When the rich get old

By Felix Salmon
January 4, 2010
Mike Konczal today comes up with something which in and of itself is reason enough to set up a Consumer Financial Protection Agency: ageing boomers. As David Laibson notes,

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Mike Konczal today comes up with something which in and of itself is reason enough to set up a Consumer Financial Protection Agency: ageing boomers. As David Laibson notes,

the prevalence of dementia among Americans “explodes” after age 60, doubling every five years to more than 30% of the population over age 85.

These individuals are sitting ducks for predatory financial-services professionals, and it’s entirely right and proper for the government to step in and stop such thievish firms from extracting huge chunks of elderly people’s life savings.

The fact is that choosing a financial advisor is just as hard as picking stocks, and it’s statistically inevitable that millions of cognitively-confused Americans will choose badly. That’s not really their fault, and the CFPA, among other institutions, should hold all financial advisors to a strict fiduciary obligation, cracking down hard on those who end up costing their clients large amounts of money. This is not a role that bank regulators can or should have, and I certainly have no faith in institutions like Finra to grow any teeth when it comes to such matters.

So let’s get a CFPA up and running soon: the rich are becoming old fast, and that’s a potentially explosive combination.


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Back in the 1990s when I had hand-coded proto-blog I frequently mentioned this issue under the umbrella category of “hard time for white-collar crime.” And I’m sure if I’d had any readers it would have gotten a lot of traction.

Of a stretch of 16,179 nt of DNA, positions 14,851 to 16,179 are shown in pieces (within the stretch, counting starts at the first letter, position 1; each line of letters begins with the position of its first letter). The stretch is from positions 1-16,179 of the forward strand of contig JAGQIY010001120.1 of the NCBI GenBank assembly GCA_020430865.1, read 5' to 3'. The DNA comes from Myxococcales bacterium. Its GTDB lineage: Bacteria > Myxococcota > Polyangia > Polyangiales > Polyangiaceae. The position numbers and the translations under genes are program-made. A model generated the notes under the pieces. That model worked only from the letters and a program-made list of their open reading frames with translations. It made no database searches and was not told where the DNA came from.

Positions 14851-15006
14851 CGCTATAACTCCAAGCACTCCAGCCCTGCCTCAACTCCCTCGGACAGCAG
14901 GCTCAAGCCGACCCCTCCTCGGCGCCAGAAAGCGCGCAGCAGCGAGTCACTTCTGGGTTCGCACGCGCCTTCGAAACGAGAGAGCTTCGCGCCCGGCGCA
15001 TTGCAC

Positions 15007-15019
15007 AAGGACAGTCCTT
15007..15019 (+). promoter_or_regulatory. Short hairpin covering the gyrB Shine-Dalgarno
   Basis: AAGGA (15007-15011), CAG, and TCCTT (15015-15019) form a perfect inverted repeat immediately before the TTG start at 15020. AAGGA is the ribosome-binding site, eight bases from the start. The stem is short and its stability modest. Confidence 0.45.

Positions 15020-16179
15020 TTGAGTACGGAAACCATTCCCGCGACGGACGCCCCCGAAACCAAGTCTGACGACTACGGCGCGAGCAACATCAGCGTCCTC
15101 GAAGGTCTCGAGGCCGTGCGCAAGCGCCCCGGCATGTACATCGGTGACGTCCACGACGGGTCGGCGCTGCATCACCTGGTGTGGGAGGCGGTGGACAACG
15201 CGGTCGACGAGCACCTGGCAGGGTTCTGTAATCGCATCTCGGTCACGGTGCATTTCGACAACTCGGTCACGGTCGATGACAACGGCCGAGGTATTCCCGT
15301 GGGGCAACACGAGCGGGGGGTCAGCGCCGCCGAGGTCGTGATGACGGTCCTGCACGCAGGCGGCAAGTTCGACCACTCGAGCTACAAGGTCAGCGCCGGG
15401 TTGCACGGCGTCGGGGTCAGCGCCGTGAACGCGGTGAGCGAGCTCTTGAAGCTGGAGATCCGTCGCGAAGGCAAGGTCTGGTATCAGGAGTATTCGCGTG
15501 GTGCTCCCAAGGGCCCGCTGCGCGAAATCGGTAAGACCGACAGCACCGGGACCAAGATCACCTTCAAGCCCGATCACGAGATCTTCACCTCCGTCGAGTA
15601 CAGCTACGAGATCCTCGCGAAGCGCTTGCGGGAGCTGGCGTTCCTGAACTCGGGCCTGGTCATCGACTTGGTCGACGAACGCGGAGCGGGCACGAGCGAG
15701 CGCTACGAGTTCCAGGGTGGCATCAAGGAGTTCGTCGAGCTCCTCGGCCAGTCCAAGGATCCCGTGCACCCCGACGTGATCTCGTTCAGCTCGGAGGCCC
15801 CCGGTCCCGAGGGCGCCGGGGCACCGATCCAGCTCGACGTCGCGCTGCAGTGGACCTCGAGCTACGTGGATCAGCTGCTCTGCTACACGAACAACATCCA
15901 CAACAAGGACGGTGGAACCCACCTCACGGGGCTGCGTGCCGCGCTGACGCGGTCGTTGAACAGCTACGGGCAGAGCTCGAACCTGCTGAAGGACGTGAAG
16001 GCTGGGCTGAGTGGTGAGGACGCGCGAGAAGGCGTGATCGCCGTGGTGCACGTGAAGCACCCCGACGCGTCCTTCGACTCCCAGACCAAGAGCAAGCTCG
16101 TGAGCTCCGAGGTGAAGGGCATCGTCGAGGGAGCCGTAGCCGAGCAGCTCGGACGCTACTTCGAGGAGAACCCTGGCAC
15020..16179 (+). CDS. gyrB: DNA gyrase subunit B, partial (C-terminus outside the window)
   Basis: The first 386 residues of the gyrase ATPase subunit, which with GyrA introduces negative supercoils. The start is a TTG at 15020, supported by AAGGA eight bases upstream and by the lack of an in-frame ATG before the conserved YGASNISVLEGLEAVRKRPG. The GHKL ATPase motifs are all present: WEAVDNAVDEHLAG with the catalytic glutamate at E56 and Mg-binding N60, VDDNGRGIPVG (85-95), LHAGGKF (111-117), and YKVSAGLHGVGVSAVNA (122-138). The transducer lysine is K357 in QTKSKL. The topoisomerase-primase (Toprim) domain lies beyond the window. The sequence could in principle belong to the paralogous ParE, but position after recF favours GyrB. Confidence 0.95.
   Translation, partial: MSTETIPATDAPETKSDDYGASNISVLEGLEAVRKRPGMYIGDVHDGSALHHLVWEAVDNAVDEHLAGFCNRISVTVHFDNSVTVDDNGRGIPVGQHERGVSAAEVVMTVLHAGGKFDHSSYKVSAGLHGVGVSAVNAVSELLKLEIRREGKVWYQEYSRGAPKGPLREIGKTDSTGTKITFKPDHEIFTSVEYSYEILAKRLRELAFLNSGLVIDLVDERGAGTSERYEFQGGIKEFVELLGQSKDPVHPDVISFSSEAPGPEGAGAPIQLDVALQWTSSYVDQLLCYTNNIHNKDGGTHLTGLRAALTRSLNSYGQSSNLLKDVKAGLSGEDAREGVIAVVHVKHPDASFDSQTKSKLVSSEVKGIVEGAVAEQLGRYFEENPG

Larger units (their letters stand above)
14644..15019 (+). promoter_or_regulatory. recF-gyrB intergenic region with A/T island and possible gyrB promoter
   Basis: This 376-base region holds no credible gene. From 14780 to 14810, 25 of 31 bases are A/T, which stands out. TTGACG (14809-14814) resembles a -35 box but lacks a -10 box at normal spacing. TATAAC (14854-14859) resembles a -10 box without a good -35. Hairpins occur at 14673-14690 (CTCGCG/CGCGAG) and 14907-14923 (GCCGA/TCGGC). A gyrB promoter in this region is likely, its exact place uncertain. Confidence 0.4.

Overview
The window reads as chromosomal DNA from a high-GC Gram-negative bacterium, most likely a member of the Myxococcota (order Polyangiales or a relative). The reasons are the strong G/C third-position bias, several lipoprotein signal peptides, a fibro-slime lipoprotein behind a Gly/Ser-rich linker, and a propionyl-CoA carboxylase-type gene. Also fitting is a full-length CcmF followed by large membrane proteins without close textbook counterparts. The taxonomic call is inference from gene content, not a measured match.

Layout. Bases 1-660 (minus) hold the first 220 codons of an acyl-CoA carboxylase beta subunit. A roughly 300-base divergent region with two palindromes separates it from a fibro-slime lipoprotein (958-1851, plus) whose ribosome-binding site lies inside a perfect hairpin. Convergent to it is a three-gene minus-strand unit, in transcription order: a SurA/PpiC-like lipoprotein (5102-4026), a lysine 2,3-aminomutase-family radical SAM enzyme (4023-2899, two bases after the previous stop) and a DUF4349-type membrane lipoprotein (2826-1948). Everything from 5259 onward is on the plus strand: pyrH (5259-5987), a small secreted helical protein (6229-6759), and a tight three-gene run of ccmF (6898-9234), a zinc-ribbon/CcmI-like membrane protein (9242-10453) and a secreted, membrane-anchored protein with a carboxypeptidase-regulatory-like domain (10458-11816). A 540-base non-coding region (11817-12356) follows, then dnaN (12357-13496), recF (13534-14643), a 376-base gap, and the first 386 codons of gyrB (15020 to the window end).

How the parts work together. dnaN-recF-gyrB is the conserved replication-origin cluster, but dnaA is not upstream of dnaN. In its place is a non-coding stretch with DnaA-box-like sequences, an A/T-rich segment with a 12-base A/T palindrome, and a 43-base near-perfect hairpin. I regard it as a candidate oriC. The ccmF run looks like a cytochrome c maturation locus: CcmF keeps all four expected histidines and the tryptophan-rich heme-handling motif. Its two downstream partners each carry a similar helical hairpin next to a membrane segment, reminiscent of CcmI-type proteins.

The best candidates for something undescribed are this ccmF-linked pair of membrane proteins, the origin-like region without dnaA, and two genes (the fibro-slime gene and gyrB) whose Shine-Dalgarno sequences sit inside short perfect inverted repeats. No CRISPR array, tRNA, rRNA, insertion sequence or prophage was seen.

Dementia hits hard in my family, much to the delight of generations of predatory “advisors” and employees. My great uncle, who might otherwise have funded my college education, instead wound up drained by a succession of… interesting choices. Including, most notoriously, a gardener who convinced him, after much consideration, to part with $10,000 to buy a bulldozer. To keep the driveway in better repair. According to his estate records these disbursements took place as often as once a week. No bulldozer was ever purchased. Which, of course, stands to reason as the driveway in question was in Brooklyn’s Ditmis Park neighborhood.

That was all 50 years ago. It was not a new pattern then, though, nor will it be any less new when the gigantic bolus of well-to-do boomers begin to pass into dementia. Best we begin working on the problem now before others begin working on us.


Posted by figleaf | Report as abusive

Charities and other solicitors are also involved in this. Small potatoes, perhaps, but what audience do you think those magazines that send you a few free issues, then a subscription solicitation that looks like a bill, are targeting?

Particularly despicable was the major Alzheimer’s charity that sent my impaired grandfather solicitations for his “annual” donation on a WEEKLY basis for years, despite my father repeatedly demanding they stop doing so. They especially were in a position to know exactly what they were doing.

Posted by Brad9999 | Report as abusive